Sunday, February 10, 2013

Some VB6 Tricks

Though Visual Basic 6 has started getting lost in antiquity since the advent of .NET, we do know there are still zillions of VB6 programs in existence, with medium to high complexity. They are not migrated to C# or VB.NET and are maintained in their current state.

This may be due to several reasons, the primary being the high cost involved in migrating to .NET platform. Given below are a few tips and tricks to better the user experience that I’ve come across during my programming endeavors while dealing with VB6:
[1] Adding horizontal scrollbar to a list box: The standard listbox control provided by VB6 pretty much serves our purpose when we want to show a list of possible values to a user from which she can select one. However, there is one slight glitch: There is no horizontal scrollbar in it. If the number of list items increase beyond the visible area of the listbox control, then yes, we automatically get a vertical scrollbar to scroll. But when the text width is too much, the user cannot read the entire text, you get something like this:

In the above screen there is a vertical, but no horizontal bar. To overcome this limitation, we need to use a Windows API function called SendMessage(). Windows API is a powerful method to get access to functionality that VB6 does not provide out of the box. In order to use the SendMessage() function, all you have to do is declare this function at the top of your VB Form code:

Option Explicit
Private Declare Function SendMessage Lib "user32" _
Alias "SendMessageA" (ByVal hwnd As Long, ByVal _
wMsg As Long, ByVal wParam As Long, ByVal lParam As Long) As Long

Do remember that you only need to declare this once in your form, though this function may be called at several places. If you are going to use the function at several places, then declare it in a global module instead and make it public. The second declaration beginning with “Const” declares a constant that comes handy while using this function. Now, let us use this function by calling it. Typically, this will be inside the Form_Load event of your form:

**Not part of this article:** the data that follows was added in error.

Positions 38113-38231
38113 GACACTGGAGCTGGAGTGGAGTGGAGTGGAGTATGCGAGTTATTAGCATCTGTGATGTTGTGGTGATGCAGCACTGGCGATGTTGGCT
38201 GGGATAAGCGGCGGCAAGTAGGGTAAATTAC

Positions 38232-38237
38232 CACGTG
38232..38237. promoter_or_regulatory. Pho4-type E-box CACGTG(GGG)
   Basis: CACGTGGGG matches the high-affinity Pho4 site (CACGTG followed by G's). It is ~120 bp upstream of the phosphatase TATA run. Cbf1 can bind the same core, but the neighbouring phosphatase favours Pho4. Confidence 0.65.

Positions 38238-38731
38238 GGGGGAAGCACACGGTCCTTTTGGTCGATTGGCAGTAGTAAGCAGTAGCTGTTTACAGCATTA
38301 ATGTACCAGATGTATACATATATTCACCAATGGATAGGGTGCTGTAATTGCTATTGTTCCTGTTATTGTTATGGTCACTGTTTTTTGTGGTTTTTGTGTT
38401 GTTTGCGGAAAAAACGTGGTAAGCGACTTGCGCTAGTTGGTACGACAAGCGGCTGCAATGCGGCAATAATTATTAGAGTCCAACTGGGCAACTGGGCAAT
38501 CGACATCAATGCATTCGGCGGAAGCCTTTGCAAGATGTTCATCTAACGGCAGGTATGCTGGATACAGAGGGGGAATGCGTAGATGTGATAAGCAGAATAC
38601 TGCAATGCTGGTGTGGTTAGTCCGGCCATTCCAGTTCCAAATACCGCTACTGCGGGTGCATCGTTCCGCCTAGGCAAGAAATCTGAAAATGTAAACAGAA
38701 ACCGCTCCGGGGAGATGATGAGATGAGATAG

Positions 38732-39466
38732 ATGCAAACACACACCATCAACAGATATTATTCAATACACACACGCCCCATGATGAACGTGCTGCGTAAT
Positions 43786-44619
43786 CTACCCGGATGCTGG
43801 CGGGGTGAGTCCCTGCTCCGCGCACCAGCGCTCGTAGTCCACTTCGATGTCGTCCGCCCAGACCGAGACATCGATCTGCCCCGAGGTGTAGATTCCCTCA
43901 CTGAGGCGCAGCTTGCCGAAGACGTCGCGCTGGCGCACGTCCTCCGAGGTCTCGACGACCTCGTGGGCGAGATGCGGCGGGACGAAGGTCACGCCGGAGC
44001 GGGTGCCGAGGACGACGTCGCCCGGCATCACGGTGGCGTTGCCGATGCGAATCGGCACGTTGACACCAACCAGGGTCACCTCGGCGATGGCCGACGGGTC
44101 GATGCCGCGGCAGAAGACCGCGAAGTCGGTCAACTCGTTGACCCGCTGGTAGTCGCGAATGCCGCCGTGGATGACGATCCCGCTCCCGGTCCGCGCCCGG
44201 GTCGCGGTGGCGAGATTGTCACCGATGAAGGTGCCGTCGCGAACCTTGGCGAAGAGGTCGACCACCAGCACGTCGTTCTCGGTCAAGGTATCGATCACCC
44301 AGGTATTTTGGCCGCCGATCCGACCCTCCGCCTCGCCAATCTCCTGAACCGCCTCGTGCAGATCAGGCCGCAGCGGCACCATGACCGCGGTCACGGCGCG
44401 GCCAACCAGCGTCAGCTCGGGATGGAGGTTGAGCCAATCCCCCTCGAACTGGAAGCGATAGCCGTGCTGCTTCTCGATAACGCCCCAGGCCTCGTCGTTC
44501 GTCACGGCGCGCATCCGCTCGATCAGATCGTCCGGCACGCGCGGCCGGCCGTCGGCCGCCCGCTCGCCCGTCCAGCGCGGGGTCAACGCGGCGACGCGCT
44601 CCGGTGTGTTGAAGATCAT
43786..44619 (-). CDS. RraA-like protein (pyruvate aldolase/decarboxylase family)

Dim x As Long
Dim s As String
x = TextWidth(List1.List(0) & " ")
If ScaleMode = vbTwips Then _
x = x / Screen.TwipsPerPixelX ' if twips change to pixels
SendMessage List1.hwnd, LB_SETHORIZONTALEXTENT, x, 0

Here, we first determine the width our horizontal scrollbar will have. This is determined by the variable x. We assign it the text-width of the first item in your listbox i.e. List1.List(0). In a real world application however, you have to make it equal to the widest string in your listbox. Once you do this, you will have a horizontal scrollbar in your listbox as shown below:

[2] Adding soft-search facility to a listbox: Soft-search is a facility provided by many applications to instantly show filtered results in a dropdown as you type. Popular example of this is the google search box that shows matching search terms in a dropdown as you start typing your search text. Now, suppose, you want to provide a similar facility in your VB6 

Form by providing a textbox control to type and a listbox to filter the soft-search results. How difficult do you think this would be? Pretty trivial, I would say, by using the SendMessage() API function. You already get what the user is typing in the textbox in the Change() event. All you have to do is call this API function, and pass the search string and list-box handle as the parameters.

The API will automatically find and return the index of the searched string if found in the Listbox!! Now all you have to do is set the topindex property of the listbox to that of the value returned by SendMessage() function:

Private Sub Text1_Change()
Dim i As Integer
i = SendMessage(List1.hwnd, LB_FINDSTRING, -1, ByVal Text1.Text)
If i <> -1 Then
List1.TopIndex = i
End If
End Sub